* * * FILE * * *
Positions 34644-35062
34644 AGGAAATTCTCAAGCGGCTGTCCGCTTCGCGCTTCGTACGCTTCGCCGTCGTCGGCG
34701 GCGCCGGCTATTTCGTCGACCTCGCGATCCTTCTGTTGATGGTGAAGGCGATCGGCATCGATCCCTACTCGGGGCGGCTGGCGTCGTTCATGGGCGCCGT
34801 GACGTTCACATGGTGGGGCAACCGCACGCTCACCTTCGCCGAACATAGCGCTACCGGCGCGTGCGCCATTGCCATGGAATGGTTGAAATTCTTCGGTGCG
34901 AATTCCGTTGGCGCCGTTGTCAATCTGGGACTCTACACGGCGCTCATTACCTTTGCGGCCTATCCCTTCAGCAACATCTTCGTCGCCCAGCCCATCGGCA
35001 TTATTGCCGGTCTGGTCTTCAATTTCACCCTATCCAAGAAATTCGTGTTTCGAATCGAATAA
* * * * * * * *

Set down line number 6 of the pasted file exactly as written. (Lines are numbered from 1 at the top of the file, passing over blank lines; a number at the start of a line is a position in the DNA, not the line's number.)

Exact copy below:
35001 TTATTGCCGGTCTGGTCTTCAATTTCACCCTATCCAAGAAATTCGTGTTTCGAATCGAATAA